ISLAMABAD: Political instability in the Gulf States, drop in oil prices and the policy of replacing foreign workforce with a local one have led to the deportation of about 0.2 million Pakistanis during the last three years. Some 40% of these people have been departed from Saudi Arabia alone.
Currently, 9.87 million Pakistanis are residing in different Gulf countries but a detailed data about them is not available with the Foreign Office or the Ministry of Overseas Pakistanis and Human Resource Development.
Ministry’s Director General Immigration Kashif Noor shared this with the Senate Standing Committee for Overseas Pakistanis on Tuesday. Senator Baz Muhammad Khan chaired the meeting of the committee where the ruling party’s Lt Gen (retd) Abdul Qayyum spoke for most of the time.
Managing Director of the Overseas Pakistanis Foundation Habibur Rehman Gilani said Saudi Arabia alone had deported 4,500 Pakistanis recently.
Noor said there were 0.12 million Pakistanis in Qatar of which 75% were workers and 8,000 students. About 3 to 4% of them are residing there illegally while 60 are imprisoned for various crimes.
Senator Khan said the number of Pakistanis proceeding to Gulf countries had come down, and 85% drop had been witnessed especially during the last three years.
Sharing the major reasons for deportation and return of Pakistanis from Middle Eastern countries with the Senate committee, another official of the ministry said the drop in the oil prices across the region, conflict in those areas and above all localisation policies —preferring locals for jobs – had also led to the removal of Pakistanis.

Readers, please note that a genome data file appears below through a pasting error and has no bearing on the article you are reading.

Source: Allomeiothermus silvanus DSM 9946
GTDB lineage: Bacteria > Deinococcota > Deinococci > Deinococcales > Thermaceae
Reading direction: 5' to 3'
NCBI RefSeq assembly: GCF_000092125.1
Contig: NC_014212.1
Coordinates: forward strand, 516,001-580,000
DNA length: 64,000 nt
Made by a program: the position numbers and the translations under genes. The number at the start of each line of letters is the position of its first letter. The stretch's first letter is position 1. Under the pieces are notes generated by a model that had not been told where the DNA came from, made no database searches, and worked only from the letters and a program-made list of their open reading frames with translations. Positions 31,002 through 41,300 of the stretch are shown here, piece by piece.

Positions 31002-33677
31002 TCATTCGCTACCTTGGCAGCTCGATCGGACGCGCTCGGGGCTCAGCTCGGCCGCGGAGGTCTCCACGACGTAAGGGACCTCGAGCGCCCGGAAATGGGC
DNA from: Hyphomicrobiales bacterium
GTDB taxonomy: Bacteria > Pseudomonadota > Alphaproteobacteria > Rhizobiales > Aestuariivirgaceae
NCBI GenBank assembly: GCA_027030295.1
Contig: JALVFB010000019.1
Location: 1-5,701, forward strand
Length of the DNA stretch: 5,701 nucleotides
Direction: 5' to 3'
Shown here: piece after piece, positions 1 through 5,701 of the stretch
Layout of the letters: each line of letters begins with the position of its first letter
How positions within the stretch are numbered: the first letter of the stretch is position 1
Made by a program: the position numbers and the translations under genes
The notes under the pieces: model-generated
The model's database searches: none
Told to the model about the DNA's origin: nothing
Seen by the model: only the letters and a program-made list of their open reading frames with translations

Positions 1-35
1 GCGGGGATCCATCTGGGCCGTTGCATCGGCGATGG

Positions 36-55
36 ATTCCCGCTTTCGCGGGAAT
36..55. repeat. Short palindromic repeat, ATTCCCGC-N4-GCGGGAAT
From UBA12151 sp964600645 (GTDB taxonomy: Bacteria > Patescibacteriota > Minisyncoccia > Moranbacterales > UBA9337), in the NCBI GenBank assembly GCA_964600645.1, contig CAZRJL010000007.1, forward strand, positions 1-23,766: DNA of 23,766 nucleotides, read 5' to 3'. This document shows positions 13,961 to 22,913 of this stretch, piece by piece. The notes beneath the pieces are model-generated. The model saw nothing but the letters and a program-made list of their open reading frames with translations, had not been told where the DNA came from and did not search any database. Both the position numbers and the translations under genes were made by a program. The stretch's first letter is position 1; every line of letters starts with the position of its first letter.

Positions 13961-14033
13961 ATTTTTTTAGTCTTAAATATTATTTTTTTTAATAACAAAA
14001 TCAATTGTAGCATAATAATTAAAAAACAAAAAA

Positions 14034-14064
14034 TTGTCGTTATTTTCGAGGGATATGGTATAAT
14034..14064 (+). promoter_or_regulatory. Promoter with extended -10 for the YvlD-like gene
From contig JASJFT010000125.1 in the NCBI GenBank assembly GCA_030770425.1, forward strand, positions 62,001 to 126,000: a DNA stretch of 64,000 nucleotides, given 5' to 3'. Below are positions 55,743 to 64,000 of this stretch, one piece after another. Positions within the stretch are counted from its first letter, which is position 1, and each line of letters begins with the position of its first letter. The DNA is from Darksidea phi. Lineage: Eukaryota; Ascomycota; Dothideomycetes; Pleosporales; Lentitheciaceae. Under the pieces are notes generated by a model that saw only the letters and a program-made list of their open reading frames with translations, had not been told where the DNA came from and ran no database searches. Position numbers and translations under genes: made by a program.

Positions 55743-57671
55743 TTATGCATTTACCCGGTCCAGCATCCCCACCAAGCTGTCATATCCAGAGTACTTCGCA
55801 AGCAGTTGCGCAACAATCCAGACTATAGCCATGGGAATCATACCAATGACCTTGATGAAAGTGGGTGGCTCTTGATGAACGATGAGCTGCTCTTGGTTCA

Senator Qayyum called for exploring other countries to export human resources and for make the returnees skillful in order to increase their viability and utility. Noor replied that several measures were being taken to document, empower and utilise the workers.
Answering a question, the MD said people had not returned or been deported in such numbers from countries other than the Gulf states.
“FIFA World Cup 2022 is going to be held in Qatar and they require 22 million foreign workers while the Emir of Qatar has promised Pakistanis with 0.1 million jobs,” he said, adding that the ministry was in talks with Qatari officials to discuss and settle modalities for enhancing manpower export from Pakistan.
The committee was also told that the 4,500 Pakistanis returning from S Arabia had been registered with the National Database Registration Authority (NADRA) through biometric verification. The project would cost Rs73 million, and the amount has been approved by the Ministry of Planning and Development.
Qayyum said the ministry should also focus on the reasons for deportation of those workers and their problems abroad, and hold symposiums and seminars in those countries for Pakistanis.
“Given the challenges around us, we need to invest in human resource and send our skilled workers and professionals abroad,” he concluded.
Earlier, officials of the Workers Welfare Bureau (WWB) of Khyber-Pakhtunkhwa told the committee that five cases had been filed in the National Accountability Bureau (NAB) against corruption in purchase, recruitment and award of contracts in several projects of Rs3.6 billion.
Senator Rehman Malik sought complete details in the next meeting about NAB inquiries against the WWB officials along with all names so that people should know who was being investigated for the wrongdoing.
He also announced introduction of a bill in parliament for the protection of civil servants speaking against corruption and wrongdoing of senior officers. “Why they will honestly speak about their seniors when they do not have indemnity from feedback,” he added.